Corker sees no lifting of Cuba embargo under Obama
Chief Washington Correspondent
February 24, 2016
Senate Foreign Relations Committee Chairman Bob Corker said Wednesday
that there is political momentum in Congress for lifting the U.S.
embargo on Cuba but that any action would not come while President
Barack Obama was still in office.
“It’s not going to happen this year,” the Tennessee Republican told
reporters at a breakfast organized by the Christian Science Monitor.
“It’s something that could happen as we move into a new president.”
Corker underlined that there are “still tremendous human rights abuses
that take place in Cuba” and that these make it impossible for many
lawmakers to move forward with lifting the embargo. Still, he said, “If
Cuba were to evolve its behavior” on that front, then “it’s possible”
Congress could act.
Obama and Cuban President Raúl Castro shocked the world in December 2014
by disclosing that they had held secret negotiations and were prepared
to usher in a new era of U.S.-Cuba relations, starting with the
resumption of full diplomatic ties. Embassies reopened in Havana and
Washington, the United States removed Cuba from its list of state
sponsors of terrorism, and the two sides have taken steps to increase
travel and business opportunities.
Obama has brought about many changes using his executive powers, but he
needs Congress to roll back the centerpiece of America’s Cold War-era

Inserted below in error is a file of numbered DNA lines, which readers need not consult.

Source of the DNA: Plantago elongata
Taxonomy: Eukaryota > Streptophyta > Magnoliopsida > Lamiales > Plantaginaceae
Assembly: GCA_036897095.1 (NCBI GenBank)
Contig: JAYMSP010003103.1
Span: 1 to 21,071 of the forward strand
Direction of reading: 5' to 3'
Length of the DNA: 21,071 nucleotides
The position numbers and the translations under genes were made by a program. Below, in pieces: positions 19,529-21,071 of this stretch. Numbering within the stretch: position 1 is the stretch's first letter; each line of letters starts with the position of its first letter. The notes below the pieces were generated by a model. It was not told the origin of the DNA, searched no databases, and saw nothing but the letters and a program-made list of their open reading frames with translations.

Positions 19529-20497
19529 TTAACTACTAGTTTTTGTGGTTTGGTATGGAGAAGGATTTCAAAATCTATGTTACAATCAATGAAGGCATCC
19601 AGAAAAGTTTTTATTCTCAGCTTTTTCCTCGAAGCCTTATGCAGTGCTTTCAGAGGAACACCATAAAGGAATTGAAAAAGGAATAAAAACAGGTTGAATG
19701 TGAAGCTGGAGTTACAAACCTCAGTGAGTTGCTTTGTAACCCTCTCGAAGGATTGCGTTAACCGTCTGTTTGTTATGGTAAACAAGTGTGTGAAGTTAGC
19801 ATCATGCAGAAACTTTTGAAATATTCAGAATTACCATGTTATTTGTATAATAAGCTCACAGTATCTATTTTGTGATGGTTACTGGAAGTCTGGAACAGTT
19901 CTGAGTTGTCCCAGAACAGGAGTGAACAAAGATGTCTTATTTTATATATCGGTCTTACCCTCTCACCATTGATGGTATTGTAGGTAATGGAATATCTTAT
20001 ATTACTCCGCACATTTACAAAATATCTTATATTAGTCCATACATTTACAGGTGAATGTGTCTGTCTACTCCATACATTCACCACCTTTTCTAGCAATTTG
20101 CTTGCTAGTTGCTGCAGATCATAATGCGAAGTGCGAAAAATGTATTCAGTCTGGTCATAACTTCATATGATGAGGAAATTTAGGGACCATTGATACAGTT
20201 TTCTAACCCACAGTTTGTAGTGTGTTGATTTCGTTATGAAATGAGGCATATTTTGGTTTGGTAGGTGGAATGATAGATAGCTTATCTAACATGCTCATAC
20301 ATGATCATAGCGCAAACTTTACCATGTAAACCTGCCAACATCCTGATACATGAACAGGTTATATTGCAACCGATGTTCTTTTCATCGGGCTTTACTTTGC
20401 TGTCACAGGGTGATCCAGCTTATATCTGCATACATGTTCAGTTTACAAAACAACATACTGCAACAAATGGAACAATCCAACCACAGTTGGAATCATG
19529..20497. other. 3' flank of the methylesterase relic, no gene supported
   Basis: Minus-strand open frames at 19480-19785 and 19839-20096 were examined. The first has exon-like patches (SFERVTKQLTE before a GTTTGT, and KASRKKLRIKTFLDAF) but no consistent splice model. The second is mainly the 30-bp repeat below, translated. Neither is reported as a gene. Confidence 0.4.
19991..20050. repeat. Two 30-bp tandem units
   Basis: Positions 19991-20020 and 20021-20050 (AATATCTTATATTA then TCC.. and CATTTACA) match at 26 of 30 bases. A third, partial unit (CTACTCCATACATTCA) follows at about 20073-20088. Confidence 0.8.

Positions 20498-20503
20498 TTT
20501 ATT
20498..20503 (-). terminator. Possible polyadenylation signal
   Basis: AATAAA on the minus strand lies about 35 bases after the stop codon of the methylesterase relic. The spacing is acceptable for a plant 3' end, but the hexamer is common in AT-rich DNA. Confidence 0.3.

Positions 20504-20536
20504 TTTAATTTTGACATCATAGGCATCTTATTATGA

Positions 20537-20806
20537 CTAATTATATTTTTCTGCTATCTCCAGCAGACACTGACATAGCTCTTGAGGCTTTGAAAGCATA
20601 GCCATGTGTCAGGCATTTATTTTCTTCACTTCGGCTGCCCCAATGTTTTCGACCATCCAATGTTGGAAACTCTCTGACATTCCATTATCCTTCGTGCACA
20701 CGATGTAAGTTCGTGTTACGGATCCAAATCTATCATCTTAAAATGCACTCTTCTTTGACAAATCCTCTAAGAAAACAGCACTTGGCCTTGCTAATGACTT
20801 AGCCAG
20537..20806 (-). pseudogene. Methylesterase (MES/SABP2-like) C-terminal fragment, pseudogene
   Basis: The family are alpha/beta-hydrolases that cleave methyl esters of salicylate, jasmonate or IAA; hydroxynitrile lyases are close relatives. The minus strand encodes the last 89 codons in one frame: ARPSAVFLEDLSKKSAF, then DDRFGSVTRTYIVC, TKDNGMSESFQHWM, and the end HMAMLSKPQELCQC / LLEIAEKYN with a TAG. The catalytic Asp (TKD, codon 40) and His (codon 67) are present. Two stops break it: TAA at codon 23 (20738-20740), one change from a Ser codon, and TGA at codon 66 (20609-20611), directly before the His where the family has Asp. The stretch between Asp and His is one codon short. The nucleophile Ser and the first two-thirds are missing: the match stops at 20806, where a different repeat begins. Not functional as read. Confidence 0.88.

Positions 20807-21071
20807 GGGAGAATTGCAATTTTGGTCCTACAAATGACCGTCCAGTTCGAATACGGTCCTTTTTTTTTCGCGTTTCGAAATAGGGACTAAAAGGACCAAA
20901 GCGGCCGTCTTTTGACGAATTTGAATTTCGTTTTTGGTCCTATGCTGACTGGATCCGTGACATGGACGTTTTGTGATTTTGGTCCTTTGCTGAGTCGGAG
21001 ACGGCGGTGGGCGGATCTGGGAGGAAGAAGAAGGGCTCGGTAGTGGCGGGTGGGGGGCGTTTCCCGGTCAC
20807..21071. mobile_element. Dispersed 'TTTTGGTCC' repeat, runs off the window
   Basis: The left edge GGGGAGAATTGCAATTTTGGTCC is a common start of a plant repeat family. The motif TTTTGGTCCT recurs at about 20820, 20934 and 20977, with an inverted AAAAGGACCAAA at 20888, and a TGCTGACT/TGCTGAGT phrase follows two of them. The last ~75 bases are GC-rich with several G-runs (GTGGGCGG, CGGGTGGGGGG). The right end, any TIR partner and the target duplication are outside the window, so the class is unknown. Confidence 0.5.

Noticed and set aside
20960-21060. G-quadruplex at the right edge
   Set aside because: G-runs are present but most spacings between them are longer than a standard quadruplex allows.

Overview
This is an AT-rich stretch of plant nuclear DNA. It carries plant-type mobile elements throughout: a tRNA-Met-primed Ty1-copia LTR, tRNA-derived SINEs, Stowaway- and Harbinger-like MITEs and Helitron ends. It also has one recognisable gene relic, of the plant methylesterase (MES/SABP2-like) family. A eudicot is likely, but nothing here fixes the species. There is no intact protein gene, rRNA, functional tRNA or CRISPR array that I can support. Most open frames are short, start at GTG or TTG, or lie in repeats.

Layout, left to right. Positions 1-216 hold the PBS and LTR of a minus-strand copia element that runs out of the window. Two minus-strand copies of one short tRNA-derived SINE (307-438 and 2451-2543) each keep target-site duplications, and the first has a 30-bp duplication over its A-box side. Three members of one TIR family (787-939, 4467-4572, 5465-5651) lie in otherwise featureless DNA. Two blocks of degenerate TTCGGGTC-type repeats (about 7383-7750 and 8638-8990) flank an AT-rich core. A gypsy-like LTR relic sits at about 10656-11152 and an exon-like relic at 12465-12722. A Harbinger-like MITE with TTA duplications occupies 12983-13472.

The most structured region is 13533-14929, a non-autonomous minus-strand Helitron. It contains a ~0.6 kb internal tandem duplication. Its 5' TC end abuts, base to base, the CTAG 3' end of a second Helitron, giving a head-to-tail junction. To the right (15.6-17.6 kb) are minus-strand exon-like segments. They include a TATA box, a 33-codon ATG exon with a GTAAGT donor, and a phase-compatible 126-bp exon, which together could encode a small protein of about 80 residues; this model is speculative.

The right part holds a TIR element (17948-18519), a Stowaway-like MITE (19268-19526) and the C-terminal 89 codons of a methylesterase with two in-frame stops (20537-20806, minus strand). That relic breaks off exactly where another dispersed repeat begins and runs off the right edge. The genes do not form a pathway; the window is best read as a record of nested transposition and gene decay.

pressure on Cuba — the punishing trade embargo in place since 1960.
White House officials say they think it would be possible to cobble
together a coalition of Democrats and Republicans who either lean
libertarian or face pressure from business leaders in their districts or
home states to ease access to Cuba’s markets. Republican congressional
aides have all but ruled out taking legislative action on the proposal
Obama, who clearly sees improved relations as a legacy-defining issue,
recently announced that he would travel to Cuba in late March, becoming
the first sitting U.S. president to go there in roughly 80 years. At the
same time, it’s not clear how much political capital the president is
prepared to spend on pressuring Congress to lift the embargo, especially
as he gets set to face substantial opposition in the Senate to
confirming a new Supreme Court justice.
Corker, who disclosed that he recently had dinner with a Republican
senator who favors lifting the embargo and an investor eyeing expanded
business opportunities in Cuba, said he sees U.S.-Cuba relations
“gradually moving along this year.”
“It seems to me that this year is going to be a year when those things
take hold,” he said, referring to expanded air travel and other
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